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Surgeons to conduct first human head transplant

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Taking a leaf out of Mary Shelley’s Frankenstein, two surgeons are going to perform the first human head transplant, a news that is creating ripples in the medical science world and Gothic literature circles.

Since 1960’s when the first human heart transplant took place, medical science has grown further opening a wide range for researchers to experiment.

Now, two surgeons Xiaoping Ren and Sergio Canavero will perform world’s first head transplant on Valery Spiridonov, 31, a Russian tech geek who suffers from Werdnig-Hoffmann disease—a fatal genetic disorder.

Xiaoping Ren, 55, who was on team that performed the first successful hand transplant, will team up with Italian neurosurgeon Sergio Canavero for the complicated surgery.

The Chinese surgeon has practiced transplant by switching pigs’ forelegs. The surgeon has a bronzed pig ear in his office that the transplant team sent him as a trophy.

While Canavero, 51, who compares himself to Dr. Frankenstein, has already announced his plans to perform first human head transplant surgery in 2017.

The surgery which is referred to as “junk science” by many scientists is likely to be conducted in China as European countries will not permit such experiment.

In the September edition of The Atlantic profiles, Canavero has given a detailed description of how the surgery will take place. Canavero has tested the transplant successfully on mice.

Like in any other organ transplants, the procedure will include finding a suitable young brain-dead male donor for the transplant.

Once granted permission by the donor’s family the body will be set up for “surgical decapitation” which will require a team of 80 surgeons.

Canavero said that Spiridonov’s body will be kept at the temperature of 50 degrees Fahrenheit to cool down which will delay tissue death in the brain for about an hour. The surgeons will use a transparent diamond blade to remove heads from the body and a custom-made crane would be used to shift Spiridonov’s head to the donor’s body. The head will be fused with the donor’s body with the help of a chemical called polyethylene glycol (PEG) to promote re-growth of cells in the spinal cord.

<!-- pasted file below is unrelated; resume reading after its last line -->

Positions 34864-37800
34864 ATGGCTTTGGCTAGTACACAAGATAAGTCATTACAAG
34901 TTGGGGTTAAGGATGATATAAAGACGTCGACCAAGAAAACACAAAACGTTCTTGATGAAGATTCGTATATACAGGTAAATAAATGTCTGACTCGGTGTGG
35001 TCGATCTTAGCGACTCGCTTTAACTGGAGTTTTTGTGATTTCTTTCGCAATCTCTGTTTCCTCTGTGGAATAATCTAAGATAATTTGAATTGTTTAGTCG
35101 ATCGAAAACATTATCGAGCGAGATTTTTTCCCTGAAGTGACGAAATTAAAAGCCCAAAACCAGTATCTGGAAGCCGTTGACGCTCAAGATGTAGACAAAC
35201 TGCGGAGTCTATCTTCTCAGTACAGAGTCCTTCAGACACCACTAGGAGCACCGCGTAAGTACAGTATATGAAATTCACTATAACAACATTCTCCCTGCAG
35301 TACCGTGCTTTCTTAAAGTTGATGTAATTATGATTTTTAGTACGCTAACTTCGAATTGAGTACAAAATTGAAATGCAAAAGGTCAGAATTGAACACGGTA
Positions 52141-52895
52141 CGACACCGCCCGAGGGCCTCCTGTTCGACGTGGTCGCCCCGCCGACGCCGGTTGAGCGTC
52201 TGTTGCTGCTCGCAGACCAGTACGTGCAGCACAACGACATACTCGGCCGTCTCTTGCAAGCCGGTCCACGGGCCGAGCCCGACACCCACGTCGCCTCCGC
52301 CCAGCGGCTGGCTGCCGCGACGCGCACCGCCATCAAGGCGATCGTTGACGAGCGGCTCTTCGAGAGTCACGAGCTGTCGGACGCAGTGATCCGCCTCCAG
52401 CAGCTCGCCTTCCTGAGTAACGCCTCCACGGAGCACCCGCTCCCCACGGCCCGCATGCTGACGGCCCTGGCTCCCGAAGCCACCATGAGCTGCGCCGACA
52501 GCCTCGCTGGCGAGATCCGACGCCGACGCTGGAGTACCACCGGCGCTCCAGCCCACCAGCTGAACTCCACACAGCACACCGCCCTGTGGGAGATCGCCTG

He further illustrated that after the surgery the patient will be kept in a coma for three to four weeks so that the body gets enough time to heal. Implanted electrodes will be used to strengthen new nerve connections with donor’s body.
Spiridonov, who has agreed for the treatment said, “Removing all the sick parts but the head would do a great job in my case,” Spiridonov told the magazine. “I couldn’t see any other way to treat myself.”

Canavero’s findings have been published in several papers and journal of Surgical Neurology International.
Still the scientists remain divided on the idea of head transplant as it may result into the patient’s death and aftermath effects.

Two Italian scientists Anto Cartolovni and Antonio Spagnolo, wrote a letter to Surgical Neurology International stating: “Despite his (Canavero’s) vision, modern cognitive science shows that our cognition is an embodied cognition, in which the body is a real part in the formation of human self.”

They further elaborated, “Therefore, the person will encounter huge difficulties to incorporate the new body in its already existing body schema and body image that would have strong implications on human identity.”
Soon, that favourite scene in a sci fi film might become reality as the world watches with bated breath, the marvels if medical science.


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